Kevin Vance - I was poking at various perl things to move away from…

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03:30 am

Friday, April 28th, 2006
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I was poking at various perl things to move away from static html pages, and I thought of a crazy authentication scheme:

You have an account with your mobile number and public key.
You go to the login page and request a one-time password.
You then whip out your mobile phone and start the password receiving program.
The server sends you the password as a text message encrypted to your public key.
Your private key with password on the phone decrypts the one-time password for the website.
Enter that password into the login page. It can't be used again.

So keyloggers and network sniffers are foiled, and if the badguy steals your private key (how?) and password, he also has to steal your phone to get the text message! Huh? Crazy? I am up much later than usual tonight :P
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[User Picture]From: teferi
2006-04-28 07:43 am (UTC)
Doooo it! That would be rad.
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[User Picture]From: wikle
2006-04-28 05:57 pm (UTC)
They could intercept both the encrypted password and then the decrypted one, if everyone has the same decryption program (which they must) they should have everything they need to break your private key.

If however the server knows your private key and also creates some sort of randomized element into the decoding, so the decoding takes place in two parts, the first one based on your private key that will then reveal the second randomized part which will then be used to create your one time password, then the hacker couldn't get access to your private key without hacking the server itself to get the randomized part sent to you.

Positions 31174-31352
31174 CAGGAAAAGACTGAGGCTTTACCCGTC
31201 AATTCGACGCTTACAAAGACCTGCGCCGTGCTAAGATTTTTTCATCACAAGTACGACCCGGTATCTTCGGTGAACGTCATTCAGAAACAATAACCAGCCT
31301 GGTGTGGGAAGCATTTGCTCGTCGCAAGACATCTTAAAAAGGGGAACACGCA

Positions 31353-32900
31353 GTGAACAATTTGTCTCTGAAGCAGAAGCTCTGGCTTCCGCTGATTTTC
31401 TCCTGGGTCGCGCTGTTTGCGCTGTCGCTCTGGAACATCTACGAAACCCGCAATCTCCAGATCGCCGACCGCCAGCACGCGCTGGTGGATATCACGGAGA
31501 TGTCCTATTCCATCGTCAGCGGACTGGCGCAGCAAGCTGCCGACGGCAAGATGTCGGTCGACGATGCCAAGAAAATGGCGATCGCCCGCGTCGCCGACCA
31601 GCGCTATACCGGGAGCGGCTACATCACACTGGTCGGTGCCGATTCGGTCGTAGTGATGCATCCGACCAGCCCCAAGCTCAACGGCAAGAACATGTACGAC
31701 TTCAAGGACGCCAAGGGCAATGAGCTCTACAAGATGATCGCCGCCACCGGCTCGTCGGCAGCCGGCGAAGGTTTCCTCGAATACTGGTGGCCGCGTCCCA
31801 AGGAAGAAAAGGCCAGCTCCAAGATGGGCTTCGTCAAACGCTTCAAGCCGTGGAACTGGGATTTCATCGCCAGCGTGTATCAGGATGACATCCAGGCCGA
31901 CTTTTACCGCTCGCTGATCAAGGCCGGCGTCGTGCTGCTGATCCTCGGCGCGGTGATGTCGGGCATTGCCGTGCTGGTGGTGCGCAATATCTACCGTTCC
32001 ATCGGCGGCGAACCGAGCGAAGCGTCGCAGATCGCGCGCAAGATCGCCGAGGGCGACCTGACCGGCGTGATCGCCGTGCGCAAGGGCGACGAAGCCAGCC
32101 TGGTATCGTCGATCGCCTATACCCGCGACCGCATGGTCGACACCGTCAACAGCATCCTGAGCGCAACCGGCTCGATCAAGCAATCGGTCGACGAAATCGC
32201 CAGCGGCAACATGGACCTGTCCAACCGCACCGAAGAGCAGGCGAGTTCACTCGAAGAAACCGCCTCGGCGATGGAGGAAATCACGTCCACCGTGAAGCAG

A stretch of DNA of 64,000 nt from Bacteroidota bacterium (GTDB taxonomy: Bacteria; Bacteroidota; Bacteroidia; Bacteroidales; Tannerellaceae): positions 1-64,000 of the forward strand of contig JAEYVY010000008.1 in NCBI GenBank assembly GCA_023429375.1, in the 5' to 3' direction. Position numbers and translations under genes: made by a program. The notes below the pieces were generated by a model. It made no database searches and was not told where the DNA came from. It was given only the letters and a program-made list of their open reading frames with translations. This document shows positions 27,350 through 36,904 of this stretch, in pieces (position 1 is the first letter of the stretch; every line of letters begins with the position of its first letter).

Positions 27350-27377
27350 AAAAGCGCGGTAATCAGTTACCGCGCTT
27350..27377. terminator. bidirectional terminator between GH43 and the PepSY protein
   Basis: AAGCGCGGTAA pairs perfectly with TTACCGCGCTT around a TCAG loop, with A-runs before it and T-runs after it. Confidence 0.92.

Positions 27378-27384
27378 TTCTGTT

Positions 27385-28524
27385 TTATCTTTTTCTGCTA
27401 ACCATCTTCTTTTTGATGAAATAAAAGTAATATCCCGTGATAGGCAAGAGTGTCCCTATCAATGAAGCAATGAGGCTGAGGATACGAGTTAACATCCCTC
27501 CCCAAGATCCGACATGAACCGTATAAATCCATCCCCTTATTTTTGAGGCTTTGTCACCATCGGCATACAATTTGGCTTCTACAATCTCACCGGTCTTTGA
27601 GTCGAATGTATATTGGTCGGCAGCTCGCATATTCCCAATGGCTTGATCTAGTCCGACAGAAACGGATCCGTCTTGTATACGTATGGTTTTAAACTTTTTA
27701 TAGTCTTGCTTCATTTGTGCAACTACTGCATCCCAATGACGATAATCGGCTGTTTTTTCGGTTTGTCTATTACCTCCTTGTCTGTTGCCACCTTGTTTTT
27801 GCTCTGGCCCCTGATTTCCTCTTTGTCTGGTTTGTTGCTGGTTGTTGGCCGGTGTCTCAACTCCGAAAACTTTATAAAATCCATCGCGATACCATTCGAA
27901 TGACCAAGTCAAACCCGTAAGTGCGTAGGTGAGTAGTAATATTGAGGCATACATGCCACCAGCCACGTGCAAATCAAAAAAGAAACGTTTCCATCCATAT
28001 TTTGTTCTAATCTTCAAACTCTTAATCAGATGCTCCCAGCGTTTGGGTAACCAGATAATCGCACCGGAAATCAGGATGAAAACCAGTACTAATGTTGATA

So the server sends one piece of data which contains two individual items 1) the information that can be decoded with your private key, and 2) the randomized item.

1 is used to get access to 2. 1 and 2 together then create 3

3 = one time password.

Or so says my non comp sci mind.

If it all works patent it in a hurry then market it to all those companies who want to sell stuff wirelessly, basically itunes and like music services as well as cell phone companies. You would make MeeeeEEEellions.
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[User Picture]From: kvance
2006-04-28 06:22 pm (UTC)
You raise a good point. Retransmitting the plaintext in the clear should have raised some flags. I think popular systems like PGP are resistant to this attack because they add random junk to the message and use a different session key each time. I'm definitely suspicious now though. I should ask a cryptographer.

And it's pointless for me to patent this because I don't have the thousands of dollars required to sue companies that use it.

Or so says my non IP law mind XD
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[User Picture]From: wikle
2006-04-29 12:00 am (UTC)
Well actually, if you did patent it and someone did violate it, then depending on who violated it (as in whether the have money), you should be able to get your case picked up on contingency fee. This means the lawyer gets paid when you do and not before. If you really have a case then the vast majority of the time it gets settled outside of court anyway.

Or such is how I understand it without actually taking any IP classes yet heh.
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[User Picture]From: duinlas
2006-04-30 01:54 pm (UTC)
He also doesn't have the thousands of dollars needed to file the patent in the first place.
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From: (Anonymous)
2006-05-01 04:22 am (UTC)
It's not that expensive. My brother's doing it.

On the other hand, he posted it to a public domain bulletin board.
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